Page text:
Review: Beyond the Hoax: Science and Culture (Alan Sokal)

beyond the hoax – alan sokal

Much of the material is the same as in Sokal and Bricmont’s earlier book. But there is some new material as well. I especially found the stuff on hindu nationalism and pseudoscience interesting, and the stuff on pseudoscience in nursing. Never heard of that before, but it wasnt totally unexpected. All health related fields hav large amounts of pseudoscience. It is unfortunate that the most important fields are those most full of pseudoscience!

—-

Part III goes on to treat weightier social and political topics using the

same lens. Chapter 8 analyzes the paradoxical relation between pseudo­

science and postmodernism, and investigates how extreme skepticism can

abet extreme credulity, using a series of detailed case studies: pseudosci­

entific therapies in nursing and “alternative medicine”; Hindu nationalist

pseudoscience in India21; and radical environmentalism. This investigation

is motivated by my suspicion that credulity in minor matters prepares the

mind for credulity in matters of greater import — and, conversely, that the

kind of critical thinking useful for distinguishing science from pseudoscience

might also be of some use in distinguishing truths in affairs of state from

lies. Chapter 9 takes on the largest and most powerful pseudoscience of all:

organized religion. This chapter focusses on the central philosophical and

political issues raised by religion in the contemporary world: it deplores the

damage that is done by our culture’s deference toward “faith”, and it asks

how nonbelievers and believers can find political common ground based

on shared moral ideas. Finally, Chapter 10 draws some of these concerns

together, and discusses the relationship between epistemology and ethics as

they interact in the public sphere.

 

surely this is true.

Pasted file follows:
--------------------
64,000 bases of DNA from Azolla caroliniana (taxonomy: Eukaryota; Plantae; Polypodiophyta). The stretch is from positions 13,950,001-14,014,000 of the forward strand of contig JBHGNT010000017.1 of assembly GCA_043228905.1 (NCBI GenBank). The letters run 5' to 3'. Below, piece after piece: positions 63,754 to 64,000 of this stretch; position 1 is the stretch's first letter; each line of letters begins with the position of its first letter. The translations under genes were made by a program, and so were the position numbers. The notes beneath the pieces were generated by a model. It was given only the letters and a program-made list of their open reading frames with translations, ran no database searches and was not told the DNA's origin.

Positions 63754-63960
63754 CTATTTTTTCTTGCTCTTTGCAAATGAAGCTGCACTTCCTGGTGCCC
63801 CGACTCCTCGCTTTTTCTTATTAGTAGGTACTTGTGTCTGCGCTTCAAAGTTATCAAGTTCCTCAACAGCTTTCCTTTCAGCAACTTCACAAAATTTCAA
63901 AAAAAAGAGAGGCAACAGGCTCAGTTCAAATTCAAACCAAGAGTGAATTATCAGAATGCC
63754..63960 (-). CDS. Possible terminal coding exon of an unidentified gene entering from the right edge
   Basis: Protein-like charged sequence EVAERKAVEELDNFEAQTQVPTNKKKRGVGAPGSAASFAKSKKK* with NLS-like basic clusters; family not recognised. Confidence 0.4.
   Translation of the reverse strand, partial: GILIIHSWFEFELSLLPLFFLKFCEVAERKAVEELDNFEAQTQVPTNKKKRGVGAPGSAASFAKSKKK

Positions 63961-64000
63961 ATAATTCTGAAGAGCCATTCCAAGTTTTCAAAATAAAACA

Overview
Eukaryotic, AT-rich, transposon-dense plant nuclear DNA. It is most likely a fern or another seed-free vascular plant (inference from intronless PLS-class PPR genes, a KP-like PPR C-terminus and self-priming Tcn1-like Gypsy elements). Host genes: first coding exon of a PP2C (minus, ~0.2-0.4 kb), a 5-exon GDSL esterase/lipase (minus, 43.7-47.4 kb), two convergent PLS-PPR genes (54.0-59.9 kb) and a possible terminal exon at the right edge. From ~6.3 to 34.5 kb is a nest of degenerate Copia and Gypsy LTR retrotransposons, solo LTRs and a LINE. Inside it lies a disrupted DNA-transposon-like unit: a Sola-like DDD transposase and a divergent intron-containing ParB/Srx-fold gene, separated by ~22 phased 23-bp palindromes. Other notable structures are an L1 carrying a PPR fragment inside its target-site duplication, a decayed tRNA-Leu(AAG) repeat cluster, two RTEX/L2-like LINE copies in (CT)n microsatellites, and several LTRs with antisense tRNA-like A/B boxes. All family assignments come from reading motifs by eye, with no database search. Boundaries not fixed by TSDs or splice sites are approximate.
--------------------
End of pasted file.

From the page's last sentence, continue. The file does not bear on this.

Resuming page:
-

 

#115 The idea that theories should refer only to observable quantities is called operationalism.-, far

from being postmodernist, it was popular among physicists and philosophers of physics in the first

half of the twentieth century. But it has severe flaws: see Chapter 7 below (pp. 240-245) as well as

Weinberg (1992, pp. 174-184).

 

i thought this was a part of logiclal positivism, and it seems that it was. i knew about operational definitions.

 

plato.stanford.edu/entries/operationalism/

 

-

 

When all is said and done, the fundamental flaw in Merchant and Hard­

ing’s metaphor-hermeneutics is not exegetical but logical. Let us grant for the

sake of argument that some of the founders of modem science consciously

used sexist metaphors to promote their epistemological and methodological

views (this much is probably true, even if Merchant and Harding have exag­

gerated the case). But what would that entail for the philosophy (as opposed

to the history) of science? Apparently the critics wish to claim that sexism

could have passed from metaphor into the substantive content of scientific

methods and/or theories. But if modem science does in fact contain sexist

assumptions, then surely the feminist theorists ought to be able to locate and

criticize those biased assumptions, independently of any argument from his­

tory. Indeed, to do otherwise is to commit the “genetic fallacy”: evaluating an

idea on the basis of its origin rather than its content.

 

Putting aside the florid accusations of rape and torture, the argument of

Merchant and Harding boils down to the assertion that the scientific rev­

olution of the seventeenth century displaced a female-centered (spiritual,

hermetic, organic, geocentric) universe in favor of a male-centered (ratio­

nalist, scientific, mechanical, heliocentric) one.21 How should we evaluate

this argument?

 

To begin with, one might wonder whether the gender associations claimed

for these two cosmologies are really as univocal as the feminist critics

claim.22 (After all, the main defender of the geocentric worldview — the

Catholic Church — was not exactly a female-centered enterprise, its adora­

tion of the Virgin Mary notwithstanding.) But let us put aside this objection

and grant these gender associations for the sake of argument; for the princi­

pal flaw in the Merchant-Harding thesis is, once again, not historical but log­

ical. Margarita Levin puts it bluntly: Do Merchant and Harding really “think

we have a choice about which theory is correct? Masculine or feminine, the

solar system is the way it is.”23